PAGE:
The 1998 Gyricon U.S. Pat. No. 5,717,515 of Sheridon, entitled “Canted Electric Fields for Addressing a Twisting Ball Display” is exclusively concerned with Displays. There appears to be no mention of any other application than Displays, either specifically or by general statement. In this Sheridon patent, no mention is made of a mirror in the gyricon balls, nor is there any mention of specular reflection as would be obtained from a mirror. On the contrary, means are discussed to increase diffuse reflection from the balls so the Gyricon display may easily be observed from all angles. Certainly there is no anticipation of a solar concentrator application, mirrored illumination and projection, solar propulsion assist, or any other micro-mirror application. Furthermore there is no mention of coupling means to the balls other than by means of the zeta potential dipole, or an electret dipole both of which are parallel to the Gyricon axis of symmetry which in the case of black and white balls goes through the vertex of the black hemisphere, the center of the sphere, and the vertex of the white hemisphere. Also there is no mention of an induced polarization electric dipole in the balls. An important distinction with respect to the instant invention, is that the Sheridon display patents are not concerned with alignment of large groups of balls. In fact the same alignment of the balls collectively in large groups would be antithetical to display patents since they require high resolution.
This Sheridon U.S. Pat. No. 5,717,515 focuses on different embodiments of “segmented electrodes” for Displays only, without mention of other applications. Nor does it assert that their invention may be applied more broadly. Yet, interestingly, some of the claims are quite general. Since claims should be a summary of the invention described in the specification, it appears that such broad claims are not warranted by the specification. These broad claims seem to conflict with the claims of the prior 1981 Goodrich U.S. Pat. No. 4,261,653, which is also quite specific, and also differs considerably from the instant invention.
The instant invention differs substantially from that of Sheridon and from that of Goodrich in the use of: mirrored balls and cylinders; induced polarization electric dipoles in the mirrors with or without permanent dipoles in electrets; the dipole fields being perpendicular to the axis of symmetry (rather than parallel); the alignment of large groups of balls by means of the use of orthogonally criss-crossed laddered electrodes with widely spaced rung electrodes to provide greater transparency of the active surface than in the Sheridon patent. Furthermore alignment is achieved with less power consumption, i.e. with smaller power supplies than would otherwise be necessary.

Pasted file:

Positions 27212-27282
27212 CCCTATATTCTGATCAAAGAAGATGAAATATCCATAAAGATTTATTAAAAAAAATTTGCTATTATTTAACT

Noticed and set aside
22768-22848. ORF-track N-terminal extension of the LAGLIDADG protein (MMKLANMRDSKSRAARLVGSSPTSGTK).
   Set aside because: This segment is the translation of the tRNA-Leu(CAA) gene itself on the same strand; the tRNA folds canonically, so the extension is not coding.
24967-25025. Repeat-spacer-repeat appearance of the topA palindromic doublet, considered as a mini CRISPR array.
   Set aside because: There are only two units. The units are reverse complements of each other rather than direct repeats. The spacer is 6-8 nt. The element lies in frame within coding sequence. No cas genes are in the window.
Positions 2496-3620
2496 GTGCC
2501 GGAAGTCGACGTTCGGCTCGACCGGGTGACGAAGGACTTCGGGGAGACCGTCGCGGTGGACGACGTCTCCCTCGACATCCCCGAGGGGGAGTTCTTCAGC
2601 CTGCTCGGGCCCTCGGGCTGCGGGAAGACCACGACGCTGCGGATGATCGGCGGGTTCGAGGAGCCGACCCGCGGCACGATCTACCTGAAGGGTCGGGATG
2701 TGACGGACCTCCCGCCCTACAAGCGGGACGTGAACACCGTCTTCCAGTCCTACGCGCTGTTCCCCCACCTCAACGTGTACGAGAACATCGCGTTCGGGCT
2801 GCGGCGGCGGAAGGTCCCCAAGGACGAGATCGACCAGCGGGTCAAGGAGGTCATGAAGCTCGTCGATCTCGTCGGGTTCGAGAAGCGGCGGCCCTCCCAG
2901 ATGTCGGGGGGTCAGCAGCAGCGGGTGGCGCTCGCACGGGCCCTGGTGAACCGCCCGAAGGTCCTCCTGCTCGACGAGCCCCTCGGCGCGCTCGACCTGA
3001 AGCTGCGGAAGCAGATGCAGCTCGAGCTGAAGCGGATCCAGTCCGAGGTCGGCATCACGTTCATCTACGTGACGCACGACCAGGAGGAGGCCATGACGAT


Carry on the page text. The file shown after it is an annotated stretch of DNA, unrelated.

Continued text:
The instant invention is primarily concerned with method and apparatus for the group alignment of solar concentrator micro-mirrors. However, it has broader applications wherever mirrors are used for focussing such as for solar propulsion assist, illumination and projection of light, optical switching, etc.
“Bipolar” refers herein to either a magnetic assemblage with the two poles north and south, or an electric system with + and − charges separated as in an electret.
“Concentrator” as used herein in general is a micro-mirror system for focussing and reflecting light. In a sollar energy context, it is that part of a solar Collector system that directs and concentrates solar radiation onto a solar Receiver.
“Dielectric” refers to an insulating material in which an electric field can be sustained with a minimum power dissipation.
“Elastomer” is a material such as synthetic rubber or plastic, which at ordinary temperatures can be stretched substantially under low stress, and upon immediate release of the stress, will return with force to approximately its original length. Silicon elastomers are an excellent material within which to embed the mirrored balls or cylinders, because of their durability with respect to ultraviolet light, among other reasons.
“Electret” refers to a solid dielectric possessing persistent electric polarization, by virtue of a long time constant for decay of charge separation.
“Focussing planar mirror” is a thin almost planar mirror constructed with stepped varying angles so as to have the optical properties of a much thicker concave (or convex) mirror. It can heuristically be thought of somewhat as the projection of thin equi-angular segments of small portions of a thick mirror upon a planar surface. It is a focusing planar reflecting surface much like a planar Fresnel lens is a focusing transmitting surface. If a shiny metal coating is placed on a Fresnel lens it can act as a Fresnel reflector.
“ITO” is a conducting alloy of Indium/Tin Oxide that is transparent.
“Laddered Electrodes” herein refers to a ladder like electrode configuration where the ladder legs are the bus bars with widely-spaced electrode rungs such as shown in
“Packing fraction” herein refers to the fraction of an available area occupied by the collection (ensemble) of rotatable elements.
“Receiver” as used herein in general is a system for receiving reflected light. In a solar energy context, it receives concentrated solar radiation from the micro-mirror assembly for the conversion of solar energy into more conveniently usable energy such as electricity.
“Thermoplastic” refers to materials with a molecular structure that will soften when heated and harden when cooled. This includes materials such as vinyls, nylons, elastomers, fuorocarbons, polyethylenes, styrene, acrylics, cellulosics, etc.
“Zeta potential” is the net surface and volume charge that lies within the shear slipping surface resulting from the motion of a body through a liquid. It is an electrical potential that exists across the interface of all solids and liquids. It is also known as the electrokinetic potential. The zeta potential produces an electric dipole moment (field) of a spherical body when it is made from two dielectrically different hemispheres with a pole adjacent to each hemisphere.
There are many objects, aspects, and applications of this invention. Broadly this invention deals with the general concept of method and apparatus for focussing light by using mirrors. A particularly important object is the same alignment in groups of micro-mirrors for the focussing of sunlight in power conversion and production. Accordingly, other aspects and advantages are given below.